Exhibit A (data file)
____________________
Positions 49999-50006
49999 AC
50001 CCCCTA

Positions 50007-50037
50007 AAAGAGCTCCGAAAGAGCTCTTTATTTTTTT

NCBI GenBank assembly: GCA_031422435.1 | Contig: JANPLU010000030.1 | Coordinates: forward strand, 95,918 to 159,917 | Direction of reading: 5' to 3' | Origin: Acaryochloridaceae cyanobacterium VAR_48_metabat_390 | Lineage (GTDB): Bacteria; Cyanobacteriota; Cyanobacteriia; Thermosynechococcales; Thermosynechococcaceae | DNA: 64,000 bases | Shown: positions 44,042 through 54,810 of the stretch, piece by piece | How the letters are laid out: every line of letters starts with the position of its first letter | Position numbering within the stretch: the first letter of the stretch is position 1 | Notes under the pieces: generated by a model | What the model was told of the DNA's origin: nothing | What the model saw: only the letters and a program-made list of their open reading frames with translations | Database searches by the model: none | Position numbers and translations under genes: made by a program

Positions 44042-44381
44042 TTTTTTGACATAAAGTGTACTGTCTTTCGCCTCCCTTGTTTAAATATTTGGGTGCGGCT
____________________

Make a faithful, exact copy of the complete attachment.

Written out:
Positions 49999-50006
49999 AC
50001 CCCCTA

Positions 50007-50037
50007 AAAGAGCTCCGAAAGAGCTCTTTATTTTTTT

NCBI GenBank assembly: GCA_031422435.1 | Contig: JANPLU010000030.1 | Coordinates: forward strand, 95,918 to 159,917 | Direction of reading: 5' to 3' | Origin: Acaryochloridaceae cyanobacterium VAR_48_metabat_390 | Lineage (GTDB): Bacteria; Cyanobacteriota; Cyanobacteriia; Thermosynechococcales; Thermosynechococcaceae | DNA: 64,000 bases | Shown: positions 44,042 through 54,810 of the stretch, piece by piece | How the letters are laid out: every line of letters starts with the position of its first letter | Position numbering within the stretch: the first letter of the stretch is position 1 | Notes under the pieces: generated by a model | What the model was told of the DNA's origin: nothing | What the model saw: only the letters and a program-made list of their open reading frames with translations | Database searches by the model: none | Position numbers and translations under genes: made by a program

Positions 44042-44381
44042 TTTTTTGACATAAAGTGTACTGTCTTTCGCCTCCCTTGTTTAAATATTTGGGTGCGGCT